Helen sounded as though she could hardly believe her mother was saying these words to her.  Rather than expressing regard and appreciation that Helen had dropped everything to come to California to help her, and really understanding why Helen was upset, her mom laid a guilt trip on her.  I can certainly understand how Helen’s mom would want to enjoy time with her while she was feeling well enough to do so, knowing that her time in this world was drawing to an end.  But honest and direct communication about her desires might have gone a long way with Helen.

“ So we did.  We went on a little overnight trip.  And I was just furious—but I tried to be nice.”

She sounds so much like my mom.   Had she come to you honestly and said, ‘look, I don’t think I have much time.  I’m feeling kind of decent right now, and would love to go do something with you while I’m feeling good, so it’s not just …’

“Right.  Can you clear your calendar and come out for a few days?  But instead, no, she tells me ‘there’s no food in the house, and I can’t get out of bed.’   I’m not kidding you.  I called the social worker at her oncology department before I got there because I thought she was serious.  And she said, ‘we have people who can go over there right now. ‘ And I said, ‘no, don’t do it.  She’ll be furious.’  I just knew she would be, if I sent somebody.  I knew she was exaggerating.  I knew it.  What she meant by there’s no food in the house is that she was out of cottage cheese and one other thing, her things that she liked to eat every day.  Seriously!”

Was it true that she couldn’t go get them?

“She didn’t drive for about the last six to nine months.  She just felt she was too weak so she didn’t want to drive.  She depended on friends to bring her groceries.  But she had very attentive friends.  They’d call every few days and say, ‘What do you need?’ or ‘Can I get you groceries?’  She had lots of help available.  She just said, ‘I don’t like to bother them.’

But it’s okay to bother you, halfway across the country.

“You get the picture.”

Impact of Mom’s Decline on Helen’s Family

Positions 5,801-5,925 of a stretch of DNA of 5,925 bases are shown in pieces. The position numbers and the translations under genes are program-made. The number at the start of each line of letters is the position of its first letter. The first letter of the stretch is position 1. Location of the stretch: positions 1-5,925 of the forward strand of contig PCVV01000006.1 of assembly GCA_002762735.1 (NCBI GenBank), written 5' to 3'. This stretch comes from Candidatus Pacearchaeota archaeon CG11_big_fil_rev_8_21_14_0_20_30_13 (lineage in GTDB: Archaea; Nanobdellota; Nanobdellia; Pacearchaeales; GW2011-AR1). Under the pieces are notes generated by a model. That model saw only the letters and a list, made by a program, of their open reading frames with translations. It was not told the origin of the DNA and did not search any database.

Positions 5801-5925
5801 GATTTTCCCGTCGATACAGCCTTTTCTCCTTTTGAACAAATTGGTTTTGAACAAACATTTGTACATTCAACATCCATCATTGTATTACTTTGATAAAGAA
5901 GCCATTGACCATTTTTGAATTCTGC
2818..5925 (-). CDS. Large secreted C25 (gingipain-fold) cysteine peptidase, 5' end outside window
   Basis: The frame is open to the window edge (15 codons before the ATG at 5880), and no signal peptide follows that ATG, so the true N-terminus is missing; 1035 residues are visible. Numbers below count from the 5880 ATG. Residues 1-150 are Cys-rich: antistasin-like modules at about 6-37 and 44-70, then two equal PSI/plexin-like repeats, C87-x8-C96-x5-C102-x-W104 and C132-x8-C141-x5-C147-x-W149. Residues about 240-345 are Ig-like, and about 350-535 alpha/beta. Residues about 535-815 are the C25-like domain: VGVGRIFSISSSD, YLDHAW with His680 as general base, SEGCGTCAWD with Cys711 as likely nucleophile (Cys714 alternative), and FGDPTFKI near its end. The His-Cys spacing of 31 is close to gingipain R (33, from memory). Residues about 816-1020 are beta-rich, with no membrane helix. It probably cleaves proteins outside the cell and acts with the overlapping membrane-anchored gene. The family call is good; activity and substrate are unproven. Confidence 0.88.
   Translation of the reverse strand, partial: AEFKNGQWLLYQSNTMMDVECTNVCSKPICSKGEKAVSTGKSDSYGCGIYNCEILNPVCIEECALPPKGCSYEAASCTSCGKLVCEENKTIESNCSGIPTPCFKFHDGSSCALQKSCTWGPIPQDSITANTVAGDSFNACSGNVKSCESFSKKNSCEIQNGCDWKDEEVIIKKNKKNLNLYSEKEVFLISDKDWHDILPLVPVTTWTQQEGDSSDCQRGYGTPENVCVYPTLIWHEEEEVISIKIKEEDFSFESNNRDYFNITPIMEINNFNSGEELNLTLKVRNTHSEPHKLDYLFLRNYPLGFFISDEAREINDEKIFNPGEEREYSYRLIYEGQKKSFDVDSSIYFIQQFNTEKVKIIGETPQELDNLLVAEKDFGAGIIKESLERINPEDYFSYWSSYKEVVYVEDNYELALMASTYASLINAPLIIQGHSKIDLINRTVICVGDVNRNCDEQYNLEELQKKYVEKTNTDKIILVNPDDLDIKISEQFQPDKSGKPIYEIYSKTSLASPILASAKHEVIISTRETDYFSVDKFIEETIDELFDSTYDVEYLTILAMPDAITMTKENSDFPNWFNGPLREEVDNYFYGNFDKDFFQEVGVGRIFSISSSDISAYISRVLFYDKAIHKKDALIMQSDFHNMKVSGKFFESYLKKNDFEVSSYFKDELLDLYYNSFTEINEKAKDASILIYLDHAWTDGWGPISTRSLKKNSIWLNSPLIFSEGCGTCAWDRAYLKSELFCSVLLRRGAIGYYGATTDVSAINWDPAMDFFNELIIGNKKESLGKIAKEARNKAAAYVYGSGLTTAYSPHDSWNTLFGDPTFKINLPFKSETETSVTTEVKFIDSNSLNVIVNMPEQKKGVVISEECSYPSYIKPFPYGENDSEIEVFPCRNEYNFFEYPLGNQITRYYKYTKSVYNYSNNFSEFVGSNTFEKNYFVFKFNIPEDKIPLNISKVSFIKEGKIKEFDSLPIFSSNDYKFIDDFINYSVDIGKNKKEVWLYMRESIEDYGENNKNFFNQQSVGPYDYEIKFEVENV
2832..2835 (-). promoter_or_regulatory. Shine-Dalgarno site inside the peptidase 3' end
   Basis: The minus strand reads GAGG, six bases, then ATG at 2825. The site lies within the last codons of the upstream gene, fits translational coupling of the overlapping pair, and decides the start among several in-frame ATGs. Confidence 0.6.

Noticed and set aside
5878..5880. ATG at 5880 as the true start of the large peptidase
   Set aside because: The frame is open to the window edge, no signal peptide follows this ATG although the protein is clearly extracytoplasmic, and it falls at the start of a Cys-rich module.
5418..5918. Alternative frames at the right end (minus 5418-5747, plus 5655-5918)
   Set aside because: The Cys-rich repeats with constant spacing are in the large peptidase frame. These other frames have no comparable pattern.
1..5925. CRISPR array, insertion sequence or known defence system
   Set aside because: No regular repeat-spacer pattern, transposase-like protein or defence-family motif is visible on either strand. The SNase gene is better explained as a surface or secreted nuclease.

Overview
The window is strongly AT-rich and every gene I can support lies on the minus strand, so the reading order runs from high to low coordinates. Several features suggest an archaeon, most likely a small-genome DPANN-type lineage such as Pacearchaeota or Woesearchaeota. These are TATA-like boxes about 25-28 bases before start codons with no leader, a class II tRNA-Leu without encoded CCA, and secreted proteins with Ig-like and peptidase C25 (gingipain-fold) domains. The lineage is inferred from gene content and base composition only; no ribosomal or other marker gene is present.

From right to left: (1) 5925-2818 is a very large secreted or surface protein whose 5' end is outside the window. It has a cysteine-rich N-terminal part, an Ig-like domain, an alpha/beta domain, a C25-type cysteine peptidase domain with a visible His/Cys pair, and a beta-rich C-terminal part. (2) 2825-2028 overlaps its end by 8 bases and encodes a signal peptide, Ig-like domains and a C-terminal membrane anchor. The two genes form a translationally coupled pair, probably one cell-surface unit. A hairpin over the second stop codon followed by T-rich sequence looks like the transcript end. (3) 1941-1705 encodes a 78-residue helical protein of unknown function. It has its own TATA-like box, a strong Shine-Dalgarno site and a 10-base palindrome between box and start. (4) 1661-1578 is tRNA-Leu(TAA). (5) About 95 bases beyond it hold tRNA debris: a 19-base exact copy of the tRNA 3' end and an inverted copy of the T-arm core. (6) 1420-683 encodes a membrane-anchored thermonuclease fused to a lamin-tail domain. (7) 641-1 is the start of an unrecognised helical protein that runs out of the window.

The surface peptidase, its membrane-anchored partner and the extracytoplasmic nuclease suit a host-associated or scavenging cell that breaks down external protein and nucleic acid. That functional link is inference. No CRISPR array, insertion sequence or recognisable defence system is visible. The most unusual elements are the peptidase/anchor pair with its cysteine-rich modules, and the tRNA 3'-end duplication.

I’m getting the flavor, yes.  So how were you, your kids, and your husband impacted while she was declining and you had to drop things and go?

“My kids—I would say not so much, because they don’t live at home anymore and they’re self-sufficient.  But my husband got a little tired of it.  He was mostly very understanding, but he wanted to plan vacations, and I wasn’t willing to, because things were so tenuous and unpredictable.  I just didn’t feel like I could.  If we did plan anything, I’d make sure it was refundable.  It was difficult.  At one point he got impatient with me, and said that my mother had been dying forever.  But I was afraid any plans we made I would have to cancel at the last minute.

It was difficult with my work situation as well, because I work PRN (a medical term for ‘as needed’).  So for example today is March 23, and I might get an e-mail that says, ‘can you work April 16th and 17th, because we have a doctor who’s going to be out?’  For a year and a half, I would say ‘yes,’ but they all knew what my situation was.  I said, ‘I’ll let you know if something comes up, but I’ll plan to be there.’  And I hated it.  It was horrible.”

They were very understanding?

“They really were.  I think there were two days in 18 months that I couldn’t be there— it was a last-minute cancellation.  And they they worked it out.”

How did you and your siblings decide who would go when your mom needed help?

“When she was very first diagnosed and we seriously thought she was going to be dead in three to six months, we actually put a Google calendar on our computers.  We arranged for one of the four of us to be there all the time, for the most part. And people just did what they could.  I went more than anybody else did, but I also think it was easier for me than anybody else because I’m the only one who doesn’t work full time.  One of my brothers was quite close to her, and he went.  I don’t know how often he went, but he always stayed at least a week.  I, on the other hand, knew that I could not take a whole week with her, so I usually went for three or four days at a time.  I just went more often.

So, really, it wasn’t anything organized.  It wasn’t like, it’s your turn.  It’s my turn.  We just did what we could.  We did the best we could.  And there were a few holes.”

You organized it together, though, it sounds like.

“We did organize it together.  And then when it became clear this could go on for a while, we backed off a little on that calendar.  And she was digging it.  She really loved having somebody there all the time.  That’s what she really wanted. ”

(Chapter 5 to be continued in next post)